When the top ½ inch of the soil is completely dry, it’s time to water. Bottom water your plants to keep water from splashing on the leaves and creating spots. Although these spots don’t harm your African violet, they look unattractive.

African Violet Plant Food


Your miniature African violet will likely need fertilizer to thrive. After all, miniature African violets only have access to a tiny amount of soil, so they use up those nutrients and then have no other way to get additional nutrients.

You won’t need to fertilize right away, though. After potting or repotting, the soil should have enough nutrients to allow you to wait several months before fertilizing. Once it’s time to add fertilizer, use a small amount of one with a balanced NPK ratio. Balanced fertilizers will show formulas on the package where all numbers are the same, like 10-10-10 or 15-15-15.

We suggest using a liquid fertilizer such as African Violet Plant Food. Liquid fertilizer is easy to use when watering and allows you to have control over how much fertilizer you use. Fertilize about once a week.

When you first start fertilizing, use about half as much fertilizer as recommended. It’s easy to over-fertilize miniature African violets. Too much fertilizer can kill plants, so it’s better to start off being cautious. You can always add more fertilizer later if you need to.


Miniature African violets will flower when they receive enough sunlight. If your African violet is receiving enough light, is being watered properly, and has the nutrients it needs, you’ll likely have blooms 10-12 months out of the year.


While deadheading won’t make your African violet bloom more profusely, there’s no reason to leave dead flowers on your plant. Carefully removing dead flowers from your plant enhances your African violet’s appearance.

Pot Size & Repotting

Periodically repotting is necessary to refresh the soil. It’s also a great time to check to see that your African violet has healthy roots. Generally, African violets are repotted about once a year. Some African violet owners repot twice a year, but you don’t have to repot this often.

When repotting, you should use fresh soil, trim any damaged roots, and determine whether or not it’s time to move your miniature African violet to a larger container.

When repotting miniature African violets, pay attention to the diameter of the pot you’re using. Most miniature African violets need a pot that is 1½ inch or 2 inches in diameter. The general guideline is that the diameter of the plant should be about 3 times the diameter of the pot. So, a miniature African violet with a diameter of 3 inches should be in a 1-inch pot.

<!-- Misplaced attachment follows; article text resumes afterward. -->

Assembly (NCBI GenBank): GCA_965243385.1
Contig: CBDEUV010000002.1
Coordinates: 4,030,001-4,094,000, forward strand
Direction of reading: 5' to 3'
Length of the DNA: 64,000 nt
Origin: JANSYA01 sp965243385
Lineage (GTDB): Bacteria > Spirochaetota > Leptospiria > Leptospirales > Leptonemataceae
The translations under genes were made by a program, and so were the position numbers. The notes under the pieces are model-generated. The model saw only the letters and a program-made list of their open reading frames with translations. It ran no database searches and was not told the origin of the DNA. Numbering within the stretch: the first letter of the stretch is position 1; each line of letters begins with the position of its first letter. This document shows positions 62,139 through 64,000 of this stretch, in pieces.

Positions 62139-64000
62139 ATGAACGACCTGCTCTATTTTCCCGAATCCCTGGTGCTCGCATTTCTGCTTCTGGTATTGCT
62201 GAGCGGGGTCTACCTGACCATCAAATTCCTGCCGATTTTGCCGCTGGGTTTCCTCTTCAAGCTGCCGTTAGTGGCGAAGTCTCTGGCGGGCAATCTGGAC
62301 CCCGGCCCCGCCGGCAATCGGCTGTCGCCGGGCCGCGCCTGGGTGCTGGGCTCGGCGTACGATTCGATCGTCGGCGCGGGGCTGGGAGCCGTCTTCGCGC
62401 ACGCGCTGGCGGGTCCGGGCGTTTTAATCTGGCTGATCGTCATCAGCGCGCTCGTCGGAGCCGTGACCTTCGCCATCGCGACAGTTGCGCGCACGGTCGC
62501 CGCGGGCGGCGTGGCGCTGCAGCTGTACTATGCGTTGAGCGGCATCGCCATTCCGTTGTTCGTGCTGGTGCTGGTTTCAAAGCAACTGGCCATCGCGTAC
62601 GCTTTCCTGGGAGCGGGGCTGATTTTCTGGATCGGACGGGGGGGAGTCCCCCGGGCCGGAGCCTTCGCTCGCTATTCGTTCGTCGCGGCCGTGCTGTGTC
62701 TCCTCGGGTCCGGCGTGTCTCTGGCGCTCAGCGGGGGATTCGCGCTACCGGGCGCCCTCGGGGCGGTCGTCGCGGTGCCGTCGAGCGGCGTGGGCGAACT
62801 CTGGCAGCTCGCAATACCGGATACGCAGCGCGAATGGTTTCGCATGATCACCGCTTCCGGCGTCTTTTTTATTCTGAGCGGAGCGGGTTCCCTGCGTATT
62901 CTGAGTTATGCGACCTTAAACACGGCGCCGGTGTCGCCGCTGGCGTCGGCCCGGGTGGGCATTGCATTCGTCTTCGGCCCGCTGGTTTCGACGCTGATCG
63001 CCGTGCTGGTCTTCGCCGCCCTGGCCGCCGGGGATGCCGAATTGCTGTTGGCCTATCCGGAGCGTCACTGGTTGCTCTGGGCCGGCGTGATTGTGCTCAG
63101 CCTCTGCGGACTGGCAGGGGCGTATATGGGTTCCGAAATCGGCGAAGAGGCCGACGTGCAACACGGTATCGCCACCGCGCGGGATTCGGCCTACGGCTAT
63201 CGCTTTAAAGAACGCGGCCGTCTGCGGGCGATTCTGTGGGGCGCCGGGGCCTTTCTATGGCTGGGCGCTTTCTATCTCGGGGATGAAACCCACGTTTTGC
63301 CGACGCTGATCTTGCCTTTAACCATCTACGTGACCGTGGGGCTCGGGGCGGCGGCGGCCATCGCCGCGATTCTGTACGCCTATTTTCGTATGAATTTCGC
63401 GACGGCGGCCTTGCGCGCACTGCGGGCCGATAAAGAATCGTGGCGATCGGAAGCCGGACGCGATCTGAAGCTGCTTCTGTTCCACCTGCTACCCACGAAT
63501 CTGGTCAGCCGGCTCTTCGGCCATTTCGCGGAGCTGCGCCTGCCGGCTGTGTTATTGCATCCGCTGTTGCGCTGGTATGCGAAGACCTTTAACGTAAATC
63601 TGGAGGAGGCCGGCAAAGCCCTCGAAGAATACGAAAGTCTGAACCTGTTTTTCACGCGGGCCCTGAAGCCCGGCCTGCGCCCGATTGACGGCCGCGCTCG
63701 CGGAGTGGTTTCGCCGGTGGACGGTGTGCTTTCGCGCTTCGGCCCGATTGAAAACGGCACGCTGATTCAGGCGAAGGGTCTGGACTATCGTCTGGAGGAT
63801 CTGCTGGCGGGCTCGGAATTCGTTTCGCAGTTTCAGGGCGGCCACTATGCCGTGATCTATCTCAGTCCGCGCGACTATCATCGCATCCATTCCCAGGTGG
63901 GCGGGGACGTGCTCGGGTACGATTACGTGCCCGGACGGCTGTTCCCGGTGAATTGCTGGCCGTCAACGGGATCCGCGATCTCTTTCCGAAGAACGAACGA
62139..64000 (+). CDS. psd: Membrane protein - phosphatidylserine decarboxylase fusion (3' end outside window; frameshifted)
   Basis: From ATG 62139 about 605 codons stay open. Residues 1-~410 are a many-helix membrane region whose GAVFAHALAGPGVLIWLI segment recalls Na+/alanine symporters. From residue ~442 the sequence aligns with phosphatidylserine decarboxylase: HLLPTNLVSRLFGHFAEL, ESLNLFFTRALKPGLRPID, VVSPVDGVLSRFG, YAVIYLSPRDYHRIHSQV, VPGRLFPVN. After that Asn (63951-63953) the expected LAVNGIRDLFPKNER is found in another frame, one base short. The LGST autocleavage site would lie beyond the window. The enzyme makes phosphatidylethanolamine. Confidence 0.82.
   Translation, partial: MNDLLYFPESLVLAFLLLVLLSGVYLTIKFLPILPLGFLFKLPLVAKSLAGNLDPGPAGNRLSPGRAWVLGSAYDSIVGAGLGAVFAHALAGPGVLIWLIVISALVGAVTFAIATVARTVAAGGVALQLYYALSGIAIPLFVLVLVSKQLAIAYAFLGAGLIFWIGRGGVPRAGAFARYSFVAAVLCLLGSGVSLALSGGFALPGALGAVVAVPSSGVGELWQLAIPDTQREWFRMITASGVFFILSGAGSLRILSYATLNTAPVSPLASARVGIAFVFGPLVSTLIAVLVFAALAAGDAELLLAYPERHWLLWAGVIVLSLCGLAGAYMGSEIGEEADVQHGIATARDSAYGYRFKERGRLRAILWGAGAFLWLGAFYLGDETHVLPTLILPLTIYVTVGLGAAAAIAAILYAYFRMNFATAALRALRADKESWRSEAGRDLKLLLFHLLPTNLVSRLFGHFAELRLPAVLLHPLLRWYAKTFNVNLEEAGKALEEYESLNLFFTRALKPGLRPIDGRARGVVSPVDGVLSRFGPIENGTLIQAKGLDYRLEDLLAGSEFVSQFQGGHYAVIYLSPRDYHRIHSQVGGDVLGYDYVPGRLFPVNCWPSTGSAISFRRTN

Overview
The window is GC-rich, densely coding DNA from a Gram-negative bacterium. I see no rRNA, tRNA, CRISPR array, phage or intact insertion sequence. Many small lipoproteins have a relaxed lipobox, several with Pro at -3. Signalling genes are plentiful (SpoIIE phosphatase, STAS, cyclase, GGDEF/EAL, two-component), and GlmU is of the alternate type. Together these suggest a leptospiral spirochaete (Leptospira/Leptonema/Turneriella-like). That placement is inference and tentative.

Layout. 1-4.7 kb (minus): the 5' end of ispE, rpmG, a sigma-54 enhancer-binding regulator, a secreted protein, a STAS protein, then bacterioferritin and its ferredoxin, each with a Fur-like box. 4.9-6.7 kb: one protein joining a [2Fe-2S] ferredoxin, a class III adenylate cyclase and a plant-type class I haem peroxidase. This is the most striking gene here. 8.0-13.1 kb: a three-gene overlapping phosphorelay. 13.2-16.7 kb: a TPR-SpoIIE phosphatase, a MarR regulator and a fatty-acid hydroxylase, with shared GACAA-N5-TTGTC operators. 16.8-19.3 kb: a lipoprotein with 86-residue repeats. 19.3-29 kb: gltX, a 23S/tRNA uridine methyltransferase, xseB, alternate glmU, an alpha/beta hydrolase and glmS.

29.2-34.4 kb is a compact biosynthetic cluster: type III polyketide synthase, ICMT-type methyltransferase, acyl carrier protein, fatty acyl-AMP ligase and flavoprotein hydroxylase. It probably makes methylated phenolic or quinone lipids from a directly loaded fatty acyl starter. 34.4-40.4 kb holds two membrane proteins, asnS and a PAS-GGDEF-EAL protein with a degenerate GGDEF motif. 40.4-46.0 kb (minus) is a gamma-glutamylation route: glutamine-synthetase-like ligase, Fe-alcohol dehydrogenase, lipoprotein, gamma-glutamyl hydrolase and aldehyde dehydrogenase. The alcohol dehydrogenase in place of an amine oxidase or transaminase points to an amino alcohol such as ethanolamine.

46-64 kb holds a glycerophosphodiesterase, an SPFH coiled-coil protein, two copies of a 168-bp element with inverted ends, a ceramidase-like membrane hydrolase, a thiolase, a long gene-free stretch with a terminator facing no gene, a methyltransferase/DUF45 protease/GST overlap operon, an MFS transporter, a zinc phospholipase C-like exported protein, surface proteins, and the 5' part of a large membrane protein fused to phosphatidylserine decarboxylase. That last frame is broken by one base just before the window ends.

This may seem small, but African violets don’t need much extra room for their roots. Planting them in pots that are too large just allows excess water to remain in the soil, which can lead to root rot.


Miniature African violets are easy to propagate. Even though they have tiny stems and leaves, they can be propagated by leaf easily.

Carefully remove healthy leaves from the middle row branching out from the crown using sharp scissors. Keep about 1 to ½ inch of the stem attached to the leaf, and place the leaf in a shallow container filled with growing medium. Water allows any excess water to drain away. Then place a plastic bag over the container to keep moisture in.

When placed in a sunny spot, you can expect the cutting to begin forming roots in about 3-4 weeks. New leaves will develop after about 6-8 weeks.

Consider propagating several cuttings at once just in case some cuttings don’t survive. You can always share any extra plants later. Propagation is a great way to expand your African violet collection or to make new plants to share and swap with other African violet lovers.

Pests and Diseases

Miniature African violets can sometimes suffer from pests and diseases. However, as long as you take proper care of your African violets, it’s unlikely you’ll have any issues. There are two keys to avoiding most pests and diseases that affect African violets.

First, make sure you don’t overwater your plants or allow excess water to remain in the soil, which weakens African violet roots and allows diseases to develop. Second, check new African violets for pests and diseases before bringing them into your home. Pests and disease can easily spread from one plant to another, so make sure you aren’t accidentally introducing anything harmful to the rest of your plants when you get a new plant.

Here are the most common pests and diseases that affect miniature African violets:

  • Crown and root rot: Miniature African violets are susceptible to developing both crown rot and root rot—overwatering causes both problems. Wait until the soil has dried out before watering your African violet. Also, always be sure that excess water can easily drain from your plant’s container.
  • Mites: These tiny pests cause huge problems when they attack African violets. Because they’re so small, you won’t be able to see them, but you’ll notice their effects as your African violets develop curling and stunted leaves. Use a miticide to get rid of the pests on infected plants. Stopping a mite infestation is difficult, so many people throw away infected African violets rather than spending the time dealing with the mites.
  • Mealybugs: Another small pest, these bugs are about ¼ inch long and have a white, waxy exterior. You can use insecticides to treat mealybugs, but just like with mites, it’s not easy to stop a mealybug infestation. It’s easier to get rid of infected African violets rather than risk having mealybugs spread to healthy plants.

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Whether you’re just starting out or are a seasoned grower, African Violet Resource Center has everything you need to help your plant grow vibrant and strong. Explore our other articles, visit our online shop, and connect with other houseplant lovers in our Facebook group to learn everything you need to know about this rewarding hobby!

More Great African Violet Resources

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Saintpaulia Ionantha African Violet Care Guide

28 African Violets Varieties | Different Types

A Beginner’s Guide to African Violets Houseplants